What is an Operating Model in Business?

In the complex and ever-evolving business landscape, understanding the intricacies of an operating model is crucial for any organization aiming to achieve strategic goals and maintain a competitive edge. But what is an operating model? This blog explores the essence of operating models, shedding light on what they are and how they differ from business models. We will also explore operating models’ pivotal role in enhancing decision-making, optimizing resource allocation, and streamlining daily operations to foster customer-centric approaches. Let’s dive in.

What is a Business Operating Model?

While the terms operating model and business model are often used interchangeably or combined into one term (i.e., business operating model), there are some key differences between the two. Exploring the nuances can give businesses a competitive advantage over those who only take the terms at face value.

Operating Model vs. Business Model

A business model focuses on how a company operates and generates revenue. It includes components such as market launch strategy, customer segments, product or service lines, price points, customer acquisition efforts, and product or service delivery, among other factors included in the strategy.

On the other hand, the operating model describes what a business does to deliver its value proposition to its customers. Unlike the organizational chart, which describes what employees do for the company, the operating model describes how people, processes, and technology work together to deliver value to its customers and achieve the organization’s strategic goals.

Importance of Operating Models

Operating models play a crucial role in guiding decision-making, resource allocation, and daily operations across the function silos that the org-chart often creates. They pave the way for customer-centric thinking, which is critical in today’s highly competitive atmosphere. An effective operating model aligns the organization’s core capabilities (people, processes, and technology) with its strategic objectives, ensuring efficient and consistent value delivery.

How to Build an Operating Model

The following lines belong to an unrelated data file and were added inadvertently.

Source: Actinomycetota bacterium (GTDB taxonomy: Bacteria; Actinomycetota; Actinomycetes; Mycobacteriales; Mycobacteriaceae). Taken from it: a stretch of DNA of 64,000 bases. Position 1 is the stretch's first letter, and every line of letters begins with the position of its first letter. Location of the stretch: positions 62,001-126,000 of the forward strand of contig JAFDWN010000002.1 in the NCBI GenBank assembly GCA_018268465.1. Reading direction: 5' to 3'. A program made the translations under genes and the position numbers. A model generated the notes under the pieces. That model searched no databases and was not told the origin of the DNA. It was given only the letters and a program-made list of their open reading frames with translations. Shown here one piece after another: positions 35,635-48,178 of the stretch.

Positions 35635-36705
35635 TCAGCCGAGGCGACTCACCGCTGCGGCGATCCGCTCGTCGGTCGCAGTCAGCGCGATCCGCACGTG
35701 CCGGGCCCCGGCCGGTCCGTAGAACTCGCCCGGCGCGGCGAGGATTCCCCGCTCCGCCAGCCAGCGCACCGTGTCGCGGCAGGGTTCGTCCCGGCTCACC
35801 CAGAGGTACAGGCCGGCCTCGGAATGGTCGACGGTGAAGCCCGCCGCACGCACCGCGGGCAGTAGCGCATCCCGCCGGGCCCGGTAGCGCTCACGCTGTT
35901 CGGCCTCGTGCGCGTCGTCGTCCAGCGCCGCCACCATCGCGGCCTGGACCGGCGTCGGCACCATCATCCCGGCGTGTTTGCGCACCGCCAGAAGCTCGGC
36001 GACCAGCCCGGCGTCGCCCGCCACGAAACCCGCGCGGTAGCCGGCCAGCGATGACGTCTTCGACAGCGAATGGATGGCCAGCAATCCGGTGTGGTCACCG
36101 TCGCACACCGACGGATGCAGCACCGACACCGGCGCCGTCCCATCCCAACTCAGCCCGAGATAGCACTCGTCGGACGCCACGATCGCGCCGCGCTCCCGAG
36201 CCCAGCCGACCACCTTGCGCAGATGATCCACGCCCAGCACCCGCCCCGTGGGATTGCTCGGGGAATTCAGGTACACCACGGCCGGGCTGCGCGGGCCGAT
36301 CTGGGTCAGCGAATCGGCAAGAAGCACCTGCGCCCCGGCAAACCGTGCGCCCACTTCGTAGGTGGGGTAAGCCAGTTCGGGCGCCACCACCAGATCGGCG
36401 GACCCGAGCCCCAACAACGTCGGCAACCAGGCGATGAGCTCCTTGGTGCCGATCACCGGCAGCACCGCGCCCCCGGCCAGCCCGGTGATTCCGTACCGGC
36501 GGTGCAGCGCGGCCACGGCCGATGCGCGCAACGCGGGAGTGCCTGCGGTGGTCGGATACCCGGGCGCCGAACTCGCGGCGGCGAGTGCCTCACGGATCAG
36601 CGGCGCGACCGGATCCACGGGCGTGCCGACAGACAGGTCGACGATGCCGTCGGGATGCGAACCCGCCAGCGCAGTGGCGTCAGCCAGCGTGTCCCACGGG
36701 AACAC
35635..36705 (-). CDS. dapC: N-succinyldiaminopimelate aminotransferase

Operating models represent the “What” an organization does to deliver its value proposition to its customers, and therefore, they should look similar within an industry… However, each organization within that industry will accentuate particular parts of their operating model differently to reflect and defend their sustainable competitive advantage.

The basic steps involved in developing an operating model are as follows:

  1. Define Your Value Proposition: Clearly articulate what market sector(s) your organization is focusing upon, what problem that sector is experiencing, how your organization addresses this problem differently from your competitors.
  2. Determine the five or six “Families” delivering that value prop. A generic starting point might include five Capability Families like: Develop New Product; Attract Prospects and Convert to Customers; Deliver Products and Services; Administer and Support Customers; Retain Customers and Promote Loyalty).
  3. Design your model: Once you’ve landed upon your Capability Families scaffold out the sub-capabilities that support that family.
  4. Pressure test the model with frontline personnel from a healthy cross-section of the org chart delivering the products and services to ensure you’ve not missed anything

While this approach will help you get your business off the ground, at Accelare, we help companies take their operating models to an entirely new level by evaluating digital disruption and building an operating model that not only runs and improves your existing 1.0 business model, it also positions the organization to transform into its 2.0 business model. We are experts in working with businesses of any size, purpose, and maturity to develop successful strategies for transformation, operations, and business. Use our expertise to create a competitive advantage for your business today.

If you want to learn more about digital disruption and your organization’s exposure, please click here to take our quick, online, 4-minute Digital Disruption assessment. Upon submission, you’ll receive an evaluation of your organization’s business model exposure to the disruptive forces that new technology (AI, IoT, Big Data, etc.) introduce. The report views this disruption through a framework we call Enterprise Fitness and consists of the following four sections:

  1. The Domains of Digital Disruption
  2. Your Organization’s Digital Exposure
  3. The Digital Disruption Maturity Model
  4. Your Organization’s Digital Disruption Maturity Level

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